Turkish President Recep Tayyip Erdoğan said on Tuesday (10 May) that he wanted the European Union to grant Turks visa-free travel to the passport-free Schengen area by October at the latest. The previous deadline, also cited by the Commission, was the end of June.
“The promise that was made was for the month of October this year,” Erdoğan said in a televised speech. “I hope they will keep the promise that they made and close this issue by October at the latest.”
Erdoğan’s outgoing Prime Minister, Ahmet Davutoğlu, had previously suggested June as the deadline, but the comments by the president indicate he expects Brussels to come good on its commitment.
The European Commission last week recommended that Turks enjoy visa-free travel but Turkey must still meet five more benchmarks to complete the EU’s list of 72 criteria.
Crucial among these are changes to anti-terror law as well as protection of personal data.
But Erdoğan reaffirmed a warning last week that Ankara had no intention of changing its anti-terror legislation to placate Brussels.
In apparent reference to tents set up by Kurdish activists near the EU Council building in Brussels in March, he asked why “terrorists” were allowed to pitch camp outside the building.
“First give an answer to that,” before Turkey examines its anti-terror laws, said Erdoğan.
The promise of visa-free travel is a key pillar of the landmark March deal between Ankara and the European Union under which Turkey would help reduce the flow of migrants to the bloc in exchange for incentives.
The deal was championed by Davutoğlu and his scheduled departure from the post of premier after a 22 May ruling party congress has sparked concerns over whether Turkey will honour the accord.
The European Union is unsure how the departure of Turkey’s prime minister will affect the deal he struck with the EU to curb migration, the EU’s foreign affairs chief said on Thursday (5 May), as Brussels watched events in Ankara with unease.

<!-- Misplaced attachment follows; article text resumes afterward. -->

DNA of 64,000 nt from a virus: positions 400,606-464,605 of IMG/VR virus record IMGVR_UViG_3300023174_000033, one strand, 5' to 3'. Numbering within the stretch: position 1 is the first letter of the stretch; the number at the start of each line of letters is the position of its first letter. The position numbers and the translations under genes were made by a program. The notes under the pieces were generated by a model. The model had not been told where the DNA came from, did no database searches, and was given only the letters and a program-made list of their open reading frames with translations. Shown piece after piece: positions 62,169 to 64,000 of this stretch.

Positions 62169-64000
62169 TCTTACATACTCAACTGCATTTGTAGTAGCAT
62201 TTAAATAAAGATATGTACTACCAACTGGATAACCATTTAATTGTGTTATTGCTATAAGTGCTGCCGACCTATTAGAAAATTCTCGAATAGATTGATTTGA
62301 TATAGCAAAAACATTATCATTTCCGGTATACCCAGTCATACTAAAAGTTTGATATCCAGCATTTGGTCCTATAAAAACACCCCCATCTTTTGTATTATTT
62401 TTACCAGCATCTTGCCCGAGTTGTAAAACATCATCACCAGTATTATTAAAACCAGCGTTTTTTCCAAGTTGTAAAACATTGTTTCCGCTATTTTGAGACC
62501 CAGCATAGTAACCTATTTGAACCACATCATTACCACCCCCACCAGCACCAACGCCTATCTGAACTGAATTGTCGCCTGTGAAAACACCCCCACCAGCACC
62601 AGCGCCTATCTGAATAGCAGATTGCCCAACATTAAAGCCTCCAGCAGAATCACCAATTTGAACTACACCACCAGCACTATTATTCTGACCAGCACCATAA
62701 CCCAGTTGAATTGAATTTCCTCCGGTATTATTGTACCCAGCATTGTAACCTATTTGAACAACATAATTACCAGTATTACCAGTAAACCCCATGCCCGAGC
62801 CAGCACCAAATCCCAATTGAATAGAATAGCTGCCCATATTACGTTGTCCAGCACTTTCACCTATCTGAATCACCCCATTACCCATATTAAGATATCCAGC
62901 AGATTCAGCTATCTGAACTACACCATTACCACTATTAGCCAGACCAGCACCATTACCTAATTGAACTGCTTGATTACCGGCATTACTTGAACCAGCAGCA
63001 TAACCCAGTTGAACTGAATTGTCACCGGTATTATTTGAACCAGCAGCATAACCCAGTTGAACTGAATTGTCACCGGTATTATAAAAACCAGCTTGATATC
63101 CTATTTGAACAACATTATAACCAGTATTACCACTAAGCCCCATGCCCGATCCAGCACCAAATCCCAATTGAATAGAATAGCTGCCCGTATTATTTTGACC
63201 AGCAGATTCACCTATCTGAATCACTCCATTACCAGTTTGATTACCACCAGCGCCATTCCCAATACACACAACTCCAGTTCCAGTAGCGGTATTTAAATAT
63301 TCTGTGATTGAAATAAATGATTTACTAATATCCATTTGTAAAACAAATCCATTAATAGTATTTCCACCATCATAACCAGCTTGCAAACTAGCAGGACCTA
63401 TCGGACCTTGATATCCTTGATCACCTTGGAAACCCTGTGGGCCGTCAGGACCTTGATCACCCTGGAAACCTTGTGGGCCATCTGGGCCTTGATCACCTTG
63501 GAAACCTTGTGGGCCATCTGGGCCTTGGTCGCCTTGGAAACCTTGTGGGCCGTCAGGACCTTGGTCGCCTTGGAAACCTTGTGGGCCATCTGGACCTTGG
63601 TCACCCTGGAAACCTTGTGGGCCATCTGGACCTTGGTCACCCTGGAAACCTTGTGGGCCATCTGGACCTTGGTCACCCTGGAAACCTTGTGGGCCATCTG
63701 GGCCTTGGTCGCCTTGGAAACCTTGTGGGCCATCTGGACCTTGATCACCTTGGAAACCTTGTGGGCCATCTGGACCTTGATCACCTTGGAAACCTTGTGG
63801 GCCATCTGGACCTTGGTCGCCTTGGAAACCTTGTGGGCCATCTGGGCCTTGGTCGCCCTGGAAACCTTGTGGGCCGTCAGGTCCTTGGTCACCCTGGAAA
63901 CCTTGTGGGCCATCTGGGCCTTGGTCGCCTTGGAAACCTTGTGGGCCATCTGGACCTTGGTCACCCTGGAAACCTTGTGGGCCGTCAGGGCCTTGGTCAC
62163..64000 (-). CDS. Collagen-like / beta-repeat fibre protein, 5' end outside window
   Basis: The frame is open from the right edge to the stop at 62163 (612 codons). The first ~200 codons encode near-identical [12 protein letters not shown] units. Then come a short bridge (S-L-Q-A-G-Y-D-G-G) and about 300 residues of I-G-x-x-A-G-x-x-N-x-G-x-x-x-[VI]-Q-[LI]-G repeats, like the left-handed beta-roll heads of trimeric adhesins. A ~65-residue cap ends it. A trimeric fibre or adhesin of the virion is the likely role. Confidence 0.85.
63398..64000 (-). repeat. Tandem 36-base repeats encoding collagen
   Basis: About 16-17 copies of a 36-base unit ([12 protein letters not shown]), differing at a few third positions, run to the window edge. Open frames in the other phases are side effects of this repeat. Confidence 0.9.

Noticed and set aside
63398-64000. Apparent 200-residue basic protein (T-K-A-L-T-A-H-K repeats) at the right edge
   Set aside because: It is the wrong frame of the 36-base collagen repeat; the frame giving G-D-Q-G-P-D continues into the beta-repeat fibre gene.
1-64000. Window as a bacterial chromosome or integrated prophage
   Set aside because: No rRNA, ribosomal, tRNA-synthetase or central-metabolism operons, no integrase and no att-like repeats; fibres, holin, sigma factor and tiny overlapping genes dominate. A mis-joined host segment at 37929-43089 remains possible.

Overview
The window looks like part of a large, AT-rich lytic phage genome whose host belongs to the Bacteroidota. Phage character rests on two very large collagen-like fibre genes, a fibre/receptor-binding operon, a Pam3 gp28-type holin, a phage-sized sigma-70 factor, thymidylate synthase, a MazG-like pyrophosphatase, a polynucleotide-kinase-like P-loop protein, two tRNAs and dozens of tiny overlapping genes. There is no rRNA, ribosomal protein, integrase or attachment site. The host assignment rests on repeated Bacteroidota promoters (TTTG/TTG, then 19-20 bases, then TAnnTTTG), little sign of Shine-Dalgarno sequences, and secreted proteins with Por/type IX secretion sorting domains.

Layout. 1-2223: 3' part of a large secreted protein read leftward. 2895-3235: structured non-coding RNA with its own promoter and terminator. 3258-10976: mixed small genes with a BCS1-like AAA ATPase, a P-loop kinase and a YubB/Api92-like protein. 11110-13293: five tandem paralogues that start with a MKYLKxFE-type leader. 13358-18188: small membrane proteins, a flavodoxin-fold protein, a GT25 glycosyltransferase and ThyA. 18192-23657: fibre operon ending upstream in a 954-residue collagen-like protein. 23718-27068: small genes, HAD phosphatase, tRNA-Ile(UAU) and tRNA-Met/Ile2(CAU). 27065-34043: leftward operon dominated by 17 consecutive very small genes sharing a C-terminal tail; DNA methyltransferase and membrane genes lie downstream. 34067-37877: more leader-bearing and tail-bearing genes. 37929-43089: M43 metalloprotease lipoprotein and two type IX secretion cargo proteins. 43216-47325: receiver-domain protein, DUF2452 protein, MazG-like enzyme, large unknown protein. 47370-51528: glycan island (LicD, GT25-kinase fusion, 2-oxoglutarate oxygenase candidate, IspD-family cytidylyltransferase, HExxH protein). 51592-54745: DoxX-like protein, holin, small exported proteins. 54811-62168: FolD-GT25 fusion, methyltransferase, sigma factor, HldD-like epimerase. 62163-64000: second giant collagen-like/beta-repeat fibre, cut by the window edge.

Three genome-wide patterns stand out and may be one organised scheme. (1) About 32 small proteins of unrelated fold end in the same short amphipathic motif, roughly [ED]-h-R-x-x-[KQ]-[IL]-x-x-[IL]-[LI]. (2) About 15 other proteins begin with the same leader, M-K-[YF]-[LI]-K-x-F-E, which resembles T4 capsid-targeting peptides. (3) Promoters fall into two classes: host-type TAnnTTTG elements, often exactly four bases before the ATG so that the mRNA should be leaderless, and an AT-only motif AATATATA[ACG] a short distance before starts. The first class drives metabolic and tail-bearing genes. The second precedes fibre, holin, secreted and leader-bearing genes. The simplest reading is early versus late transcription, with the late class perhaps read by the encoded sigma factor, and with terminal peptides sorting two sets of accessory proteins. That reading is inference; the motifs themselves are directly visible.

Analysts have warned the problem of the anti-terror legislation – with Turkey in the throes of a major campaign against Kurdish militants – risks blocking the deal with the EU.
The deal has already seen the number of refugees crossing the Aegean from Turkey to Greece fall sharply.
“Pardon me but we are going our way and you can go yours,” Erdoğan had told the EU Friday (6 May) in remarks likely to have caused considerable alarm in Brussels.
Another key part of the deal is a transfer of €3 billion for the estimated 2.7 million Syrian refugees in Turkey, but Erdoğan has complained that the funds had yet to arrive.
Parliament speaks out
MEPs on 9 May issued a stern warning that Turkey should not expect a visa waiver if it has not fulfilled all criteria.
Civil Liberties Committee MEPs in a debate with the EU Commission pointed to statements that Ankara will not change its antiterrorist legislation – one of the pending requirements – and voiced worries about the political situation in the country following the resignation of Davutoğlu, as well as threats to press freedom and human rights. Cypriot MEPs also reiterated that Turkey does not recognise their country.
Tensions had already been surging between Erdoğan and the West over accusations the president was imposing a creeping authoritarianism over the country he has ruled as premier from 2003 and as president from 2014.
On Monday (9 May), MEPs were also presented with the opinion of the Parliament´s legal service on the legal aspects of the EU-Turkey deal on migration. Since the agreement was concluded on 18 March, MEPs have voiced concerns about its compatibility with EU and international law and have complained about the lack of an opportunity to subject it to democratic scrutiny.
The legal experts said that the March statement merely reflects a political commitment by the two parties and that it can in no way be considered an international agreement, since it is not legally binding. They underlined that all legal changes stemming from this deal will have to follow the usual procedures, which in some cases involve Parliament, such as visa liberalisation or disbursing funds for assisting refugees in Turkey.
Many MEPs protested over what they saw as a “shady” deal with serious implications, which was reached at the highest EU level but left Parliament aside.
The visa deal depends on the ratification by the European Parliament and of some national parliaments who would also like to have their say.
Following reports that the EU was working on a ‘Plan B’ and considering giving the billions it promised to Turkey to Greece instead, in case the deal agreed with Ankara to stem the refugee flows collapses, a European Commission spokesperson said yesterday there was only one plan, the ‘Plan A’.
A German tabloid reported yesterday (9 May) that the EU was considering giving the billions it promised to Turkey to Greece instead, in case the deal agreed with Ankara to stem the refugee flows collapses.